Bradley Hogue, 19, of Lake Stevens, was killed after getting caught in the auger of a bark-blower truck. It was his second day at work.

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An Everett-based landscaping company has pleaded guilty to criminal charges in connection with the death of a 19-year-old worker who was killed in a bark-blower truck in 2014.

A representative of Pacific Topsoils entered the plea Monday morning during arraignment in King County Superior Court on a charge of violation of labor-safety regulations. Judge Johanna Bender then imposed the maximum penalty of $100,000, according to Dan Donohoe, spokesman for the King County Prosecuting Attorney’s Office.

The case marked the first time in more than 20 years that the prosecutor’s office had criminally charged a private company over a workplace-safety incident. Killed was Bradley Hogue, of Lake Stevens, who was working a summer job with Pacific Topsoils.

The company on Monday also settled its appeal of a citation issued by the state Department of Labor & Industries for the incident, agreeing to pay an additional $100,000 fine.

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Hogue’s father, Alan Hogue, said the settlement will force Pacific Topsoils to improve worker safety, though he said his son’s death will fade from the public’s attention.

“It’s just a drop in the bucket,” he said “It’s like fining me $10 for shooting a neighbor, in my opinion.”

Pacific Topsoils released a statement Monday saying that while the company had safety programs in place before the accident, it has since redoubled its efforts working closely with L & I and outside safety consultants to “create a safety program that we believe is a model for the industry.”

“Worker safety is, and must always, be our top priority. It is a priority we work on every day,” the statement said. “We apologize for our role in the accident, and as today’s resolutions with King County and L & I reflect, we have fully accepted responsibility for our actions.”

The criminal charges alleged Pacific Topsoils “willfully and knowingly” violated health and safety laws that resulted in the July 7, 2014, death of Bradley Hogue on his second day of work while unloading bark from a blower truck.

According to charging documents, he was positioned in the back of the truck with a pitchfork to break up “tunnels” that could form as the bark moves through a conveyor belt and auger mechanism.

While Hogue was in the back of the truck, two other workers went around the side of the home and used a remote control to turn on the feeder and blower mechanism after it jammed, the documents state.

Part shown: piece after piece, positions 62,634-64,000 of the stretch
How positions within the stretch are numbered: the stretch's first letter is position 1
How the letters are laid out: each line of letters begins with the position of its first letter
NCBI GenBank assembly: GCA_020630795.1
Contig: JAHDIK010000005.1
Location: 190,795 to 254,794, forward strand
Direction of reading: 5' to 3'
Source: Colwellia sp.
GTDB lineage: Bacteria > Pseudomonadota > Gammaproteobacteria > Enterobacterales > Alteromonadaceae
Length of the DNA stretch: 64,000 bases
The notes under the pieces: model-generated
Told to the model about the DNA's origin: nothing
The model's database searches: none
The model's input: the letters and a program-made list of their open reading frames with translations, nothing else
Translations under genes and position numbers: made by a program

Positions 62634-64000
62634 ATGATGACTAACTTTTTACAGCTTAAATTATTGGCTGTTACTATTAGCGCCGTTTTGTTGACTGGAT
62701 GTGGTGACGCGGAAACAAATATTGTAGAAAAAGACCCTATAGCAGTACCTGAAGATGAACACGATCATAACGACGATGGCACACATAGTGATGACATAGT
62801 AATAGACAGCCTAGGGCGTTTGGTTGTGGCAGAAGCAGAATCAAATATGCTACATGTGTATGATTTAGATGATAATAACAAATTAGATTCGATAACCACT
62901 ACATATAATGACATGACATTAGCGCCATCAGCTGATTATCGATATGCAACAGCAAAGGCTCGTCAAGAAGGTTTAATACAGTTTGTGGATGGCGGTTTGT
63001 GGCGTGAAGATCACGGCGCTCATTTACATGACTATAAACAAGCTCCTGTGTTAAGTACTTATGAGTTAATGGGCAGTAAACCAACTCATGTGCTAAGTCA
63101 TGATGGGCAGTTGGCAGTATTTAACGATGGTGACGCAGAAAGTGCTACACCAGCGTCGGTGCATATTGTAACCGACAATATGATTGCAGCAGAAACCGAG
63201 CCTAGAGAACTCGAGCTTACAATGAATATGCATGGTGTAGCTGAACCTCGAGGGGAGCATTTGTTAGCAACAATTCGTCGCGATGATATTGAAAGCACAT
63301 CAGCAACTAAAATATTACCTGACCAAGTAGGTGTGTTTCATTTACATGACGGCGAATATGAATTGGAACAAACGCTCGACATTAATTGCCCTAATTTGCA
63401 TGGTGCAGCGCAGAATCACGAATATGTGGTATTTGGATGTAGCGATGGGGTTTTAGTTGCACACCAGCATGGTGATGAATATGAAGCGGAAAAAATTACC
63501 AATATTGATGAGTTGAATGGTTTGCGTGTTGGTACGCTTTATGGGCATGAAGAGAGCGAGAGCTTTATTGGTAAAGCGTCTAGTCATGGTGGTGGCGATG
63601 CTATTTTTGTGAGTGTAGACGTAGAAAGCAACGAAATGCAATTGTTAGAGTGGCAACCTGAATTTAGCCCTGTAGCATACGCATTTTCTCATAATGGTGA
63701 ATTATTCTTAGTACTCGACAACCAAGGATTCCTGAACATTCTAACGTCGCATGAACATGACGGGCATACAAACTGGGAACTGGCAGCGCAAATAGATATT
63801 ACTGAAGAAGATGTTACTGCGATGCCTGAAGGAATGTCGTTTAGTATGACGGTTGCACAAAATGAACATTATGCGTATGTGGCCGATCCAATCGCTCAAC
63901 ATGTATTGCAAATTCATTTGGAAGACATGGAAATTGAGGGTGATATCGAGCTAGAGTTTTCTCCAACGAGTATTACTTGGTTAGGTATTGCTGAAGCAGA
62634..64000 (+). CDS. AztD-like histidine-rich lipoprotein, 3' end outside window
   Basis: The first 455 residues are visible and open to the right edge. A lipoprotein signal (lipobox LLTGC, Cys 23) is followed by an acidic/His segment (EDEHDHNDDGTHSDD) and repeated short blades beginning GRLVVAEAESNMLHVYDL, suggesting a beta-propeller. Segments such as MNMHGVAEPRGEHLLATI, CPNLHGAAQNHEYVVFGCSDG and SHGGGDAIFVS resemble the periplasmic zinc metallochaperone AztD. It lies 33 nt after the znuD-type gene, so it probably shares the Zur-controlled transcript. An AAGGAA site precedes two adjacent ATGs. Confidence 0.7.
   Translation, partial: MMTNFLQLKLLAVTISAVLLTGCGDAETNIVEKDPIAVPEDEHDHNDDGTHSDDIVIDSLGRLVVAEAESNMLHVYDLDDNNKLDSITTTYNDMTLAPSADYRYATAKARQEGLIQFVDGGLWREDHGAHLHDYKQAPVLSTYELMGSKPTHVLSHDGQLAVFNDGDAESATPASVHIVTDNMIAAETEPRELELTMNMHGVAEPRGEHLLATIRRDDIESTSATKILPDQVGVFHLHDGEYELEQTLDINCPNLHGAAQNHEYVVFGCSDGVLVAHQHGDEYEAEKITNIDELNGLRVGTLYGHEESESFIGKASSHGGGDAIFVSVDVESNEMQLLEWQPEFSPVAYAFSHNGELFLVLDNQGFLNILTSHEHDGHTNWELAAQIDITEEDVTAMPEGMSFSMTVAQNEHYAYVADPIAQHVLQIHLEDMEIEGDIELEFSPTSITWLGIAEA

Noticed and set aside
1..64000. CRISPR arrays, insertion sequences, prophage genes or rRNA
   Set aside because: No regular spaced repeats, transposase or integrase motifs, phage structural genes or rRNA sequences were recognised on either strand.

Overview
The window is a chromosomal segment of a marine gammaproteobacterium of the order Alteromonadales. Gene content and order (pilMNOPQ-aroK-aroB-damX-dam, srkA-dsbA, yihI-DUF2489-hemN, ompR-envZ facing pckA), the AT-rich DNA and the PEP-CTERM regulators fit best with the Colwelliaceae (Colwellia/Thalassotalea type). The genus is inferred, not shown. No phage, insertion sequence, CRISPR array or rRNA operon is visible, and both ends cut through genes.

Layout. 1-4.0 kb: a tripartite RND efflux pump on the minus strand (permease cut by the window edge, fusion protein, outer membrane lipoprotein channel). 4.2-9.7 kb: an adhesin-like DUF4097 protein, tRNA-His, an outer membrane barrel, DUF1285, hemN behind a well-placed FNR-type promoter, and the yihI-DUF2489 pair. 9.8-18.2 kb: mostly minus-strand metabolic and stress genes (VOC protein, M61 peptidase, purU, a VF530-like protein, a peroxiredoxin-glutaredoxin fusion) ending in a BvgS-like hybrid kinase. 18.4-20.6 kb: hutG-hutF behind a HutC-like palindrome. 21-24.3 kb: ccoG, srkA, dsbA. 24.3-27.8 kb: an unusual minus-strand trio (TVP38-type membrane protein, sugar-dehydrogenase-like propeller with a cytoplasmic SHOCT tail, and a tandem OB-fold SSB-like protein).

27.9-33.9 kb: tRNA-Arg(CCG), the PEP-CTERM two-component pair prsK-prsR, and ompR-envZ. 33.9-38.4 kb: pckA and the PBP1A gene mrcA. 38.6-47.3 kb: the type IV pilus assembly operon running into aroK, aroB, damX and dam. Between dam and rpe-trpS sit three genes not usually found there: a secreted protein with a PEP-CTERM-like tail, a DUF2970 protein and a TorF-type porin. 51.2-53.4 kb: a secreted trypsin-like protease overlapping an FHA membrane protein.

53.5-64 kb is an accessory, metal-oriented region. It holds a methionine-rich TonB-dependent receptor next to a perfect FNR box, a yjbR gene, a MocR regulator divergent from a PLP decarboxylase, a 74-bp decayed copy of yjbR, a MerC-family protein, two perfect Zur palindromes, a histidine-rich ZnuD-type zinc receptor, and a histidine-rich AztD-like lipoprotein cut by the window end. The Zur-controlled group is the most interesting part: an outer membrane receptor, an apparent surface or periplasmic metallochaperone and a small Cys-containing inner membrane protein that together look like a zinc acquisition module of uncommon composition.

The system stopped working again after a few minutes, and the two other workers called to Hogue, but he did not respond.

First responders found him tangled in the auger and rotating bars of the feeder mechanism. He was pronounced dead at the scene.

Tim Church, a spokesman for the L & I, said the department referred the case to the prosecutor’s office because Pacific Topsoils appeared to be knowingly and willfully disregarding employee safety.

After Hogue’s death, Church said L & I found a total of 16 violations at Pacific Topsoils — 14 categorized as “serious” and two as “willful,” the most serious level of violation. Church said the company has since corrected those violations.

The company was initially fined $199,000 for violations, but the amount was lowered to $100,000 as part of the settlement. The company has also agreed to keep for two years a safety consultant they hired after Hogue’s death, who will be required to report to L & I every six months.

Church said Hogue should have never been asked to get into the back of the hopper.

Alan Hogue, 54, said his son had received no training from the company at the time of his death.

“Brad was told to stay a pitchfork distance away from the augers,” Alan Hogue said. “That was his training.”

Bradley had just graduated high school and was planning to attend community college and become an engineer, he said.

Bradley Hogue’s mother, Deanna Hogue, 51, said the story of her son’s death has already been told at school assemblies put on by L & I.

She said it’s important for parents to talk to their children if they feel something is unsafe, and for parents to report concerns to L & I.